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Bond no. 9: Andy Warhol Union Square

bond no.9 andy warhol union square

I love perfume and have been a bit of a snob as far as scents go as I’ve had a personal rule that perfume should be French. It all stems from my mom, long story. New York based Bond no. 9 has made me revisit this decision. Their iconic bottle has been a canvas for beautiful designs, each inspired by different neighborhoods of New York. A few months back we announced that Bond no. 9 had launched a series of 12 perfumes with the Andy Warhol Foundation. On March 1st, Bond no.9 is launching its second fragrance in collaboration with The Warhol Foundation: Andy Warhol Union Square. It’s a big, fresh, seductive green floral with equally major inspiration: Warhol’s Flowers silk-screens and Union Square itself, the second location of Warhol’s Factory (and the place where he created his Flowers). The scent is launching in early March because after all: “My favorite smell is the first smell of spring in New York,? Warhol once said.

And can we talk about the design of the bottle? It’s gorgeous. Half the mystique of perfume is the bottle it comes in and Bond no.9 does true justice to Warhol’s vision. If you’re super-serious, and you have money to spend, then the limited edition collector’s porfolio is for you. The collection includes 10 bottles, each with different flower prints.

bond no. 9 andy warhol union square portfolio
Limited-edition Portfolio of ten bottles, each a different Flowers print. Suggested retail price: $1500 for ten 100ml bottles.

Available in 100 ml and 50ml flacons, Andy Warhol Union Square will be available at Bond No. 9’s four New York boutiques and at Saks Fifth Avenue nationwide beginning March 15, 2008.

Read Bond No. 9’s story of the inspiration, scent and bottle design after the jump . . .

The Sweet (and Cool) Smell of Pop Art in Andy Warhol Union Square by Bond No. 9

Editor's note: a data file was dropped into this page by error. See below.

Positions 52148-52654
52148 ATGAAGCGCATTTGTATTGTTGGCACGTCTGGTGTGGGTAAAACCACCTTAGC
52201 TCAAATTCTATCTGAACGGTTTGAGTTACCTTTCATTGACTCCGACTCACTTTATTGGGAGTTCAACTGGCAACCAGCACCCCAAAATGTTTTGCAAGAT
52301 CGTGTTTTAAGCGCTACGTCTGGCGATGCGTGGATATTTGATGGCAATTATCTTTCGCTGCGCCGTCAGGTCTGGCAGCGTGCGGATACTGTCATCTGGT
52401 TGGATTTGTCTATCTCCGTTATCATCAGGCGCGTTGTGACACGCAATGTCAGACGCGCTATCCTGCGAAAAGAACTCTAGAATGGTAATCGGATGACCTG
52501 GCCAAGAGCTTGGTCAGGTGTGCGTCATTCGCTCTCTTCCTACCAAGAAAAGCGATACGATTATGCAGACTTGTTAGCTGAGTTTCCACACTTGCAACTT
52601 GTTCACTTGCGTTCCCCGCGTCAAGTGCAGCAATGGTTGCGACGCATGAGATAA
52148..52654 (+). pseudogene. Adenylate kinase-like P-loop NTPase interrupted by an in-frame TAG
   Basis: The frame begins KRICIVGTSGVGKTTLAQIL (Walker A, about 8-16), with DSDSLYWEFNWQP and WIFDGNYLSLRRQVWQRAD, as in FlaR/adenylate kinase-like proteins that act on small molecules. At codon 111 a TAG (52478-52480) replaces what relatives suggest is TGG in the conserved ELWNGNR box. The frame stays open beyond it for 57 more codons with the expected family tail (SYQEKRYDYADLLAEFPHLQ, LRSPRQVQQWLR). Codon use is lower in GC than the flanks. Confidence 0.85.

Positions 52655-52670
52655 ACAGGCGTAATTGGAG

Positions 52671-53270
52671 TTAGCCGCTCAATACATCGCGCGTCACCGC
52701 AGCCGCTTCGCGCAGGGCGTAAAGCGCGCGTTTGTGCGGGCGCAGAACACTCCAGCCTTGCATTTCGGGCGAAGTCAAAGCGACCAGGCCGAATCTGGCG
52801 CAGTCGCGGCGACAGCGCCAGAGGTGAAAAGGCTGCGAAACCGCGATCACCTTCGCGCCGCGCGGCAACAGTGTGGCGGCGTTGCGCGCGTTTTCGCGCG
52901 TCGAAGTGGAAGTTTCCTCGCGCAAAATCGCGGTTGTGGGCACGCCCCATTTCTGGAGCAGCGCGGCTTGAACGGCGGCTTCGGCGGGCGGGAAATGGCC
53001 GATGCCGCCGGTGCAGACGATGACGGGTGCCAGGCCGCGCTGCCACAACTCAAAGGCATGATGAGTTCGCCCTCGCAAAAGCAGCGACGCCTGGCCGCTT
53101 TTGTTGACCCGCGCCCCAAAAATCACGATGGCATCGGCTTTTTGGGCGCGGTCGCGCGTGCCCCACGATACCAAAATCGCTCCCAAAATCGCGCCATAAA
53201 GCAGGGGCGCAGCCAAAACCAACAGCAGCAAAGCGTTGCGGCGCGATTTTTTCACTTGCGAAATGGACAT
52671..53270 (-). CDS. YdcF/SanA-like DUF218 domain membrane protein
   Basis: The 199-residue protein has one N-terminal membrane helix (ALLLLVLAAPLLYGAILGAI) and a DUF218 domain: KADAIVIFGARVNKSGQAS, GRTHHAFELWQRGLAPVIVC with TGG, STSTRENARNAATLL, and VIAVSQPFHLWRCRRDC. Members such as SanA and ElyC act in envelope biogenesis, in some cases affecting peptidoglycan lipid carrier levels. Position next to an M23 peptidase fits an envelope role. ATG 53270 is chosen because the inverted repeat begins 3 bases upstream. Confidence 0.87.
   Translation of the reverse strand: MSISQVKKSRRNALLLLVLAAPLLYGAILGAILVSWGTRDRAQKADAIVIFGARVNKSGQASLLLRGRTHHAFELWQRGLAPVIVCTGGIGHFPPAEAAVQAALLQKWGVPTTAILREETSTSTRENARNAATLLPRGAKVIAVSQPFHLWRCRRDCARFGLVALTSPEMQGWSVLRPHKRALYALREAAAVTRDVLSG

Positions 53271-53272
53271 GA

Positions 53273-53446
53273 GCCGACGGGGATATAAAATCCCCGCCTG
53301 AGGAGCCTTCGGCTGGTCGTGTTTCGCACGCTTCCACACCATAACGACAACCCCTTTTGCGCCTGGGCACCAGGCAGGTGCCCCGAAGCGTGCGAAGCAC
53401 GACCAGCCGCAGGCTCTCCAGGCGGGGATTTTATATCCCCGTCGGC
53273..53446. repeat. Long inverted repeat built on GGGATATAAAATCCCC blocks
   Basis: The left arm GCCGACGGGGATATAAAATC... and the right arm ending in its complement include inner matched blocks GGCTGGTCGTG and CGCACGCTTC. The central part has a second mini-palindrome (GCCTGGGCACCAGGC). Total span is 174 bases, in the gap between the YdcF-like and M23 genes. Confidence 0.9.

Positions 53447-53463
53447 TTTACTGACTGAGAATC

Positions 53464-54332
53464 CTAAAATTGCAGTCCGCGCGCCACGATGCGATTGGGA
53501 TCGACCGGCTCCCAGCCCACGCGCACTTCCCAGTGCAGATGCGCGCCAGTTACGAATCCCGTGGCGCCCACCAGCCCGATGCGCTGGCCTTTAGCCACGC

“My favorite smell is the first smell of spring in New York,? Andy Warhol once said. Perhaps in a similar spirit, Warhol began painting and silk-screening a series of highly stylized, phantasmagorically colored flowers during the 1960s. He returned to this age-old painter’s subject in 1970, when he developed a portfolio of vibrantly colored flower screenprints at the first of his two studios on Union Square. Both the florals and the location were the inspiration for Andy Warhol Union Square, the latest in Bond No. 9’s series of collectible Warhol eaux de parfum, arriving on counter in March, 2008.

The scent, a seductive green floral that’s simultaneously cool and warm, is housed in the slim Bond No. 9 superstar flacon, this time displaying Warhol’s flowers as its surface design. Outsize, otherworldly flowers such as these are of course a major fashion statement for spring 2008—with multitudes of designers taking their cue from the Warhol Flowers series. Likewise, Bond No. 9’s Andy Warhol Union Square is in tune with the times (as perfumes should be). But let us go one further and propose that this latest scent of ours, enveloped in Warhol’s iconic flower motif, raises the art of perfumery to—dare we say it?—a new level of sophistication.

The Fragrance

Let’s start with the scent itself. While most floral fragrances just hint at cool, and vice versa, this one is an ambi-sexual, daringly balanced mix of sweet and cool. Sometimes the gentle scent of lily of the valley seems about to prevail, looped together with blue freesia, golden amber, and animal musk to enhance its sensuality. At other times, crunchy green-stem notes and white birch wood are poised to turn this scent into one of pure, clean energy. But then the sweetness and the coolness merge, and stay merged.

The Bottle/Warhol’s Flowers on Display

Now let’s take a look at the bottle. Its surface design places Warhol’s artistry in a new medium: the surface of the sculpted glass perfume flacon. We present fuchsia, red and yellow colored flowers with blue colored blades of grass. Like nothing found in nature, these flowers remain on the two-dimensional plane. They are like psychedelic paper cut-outs superimposed above the blades of grass, which have an outsized life of their own. Yet the two coalesce in the overall composition, just as the scent’s floral and green notes merge in their own artistic composition.

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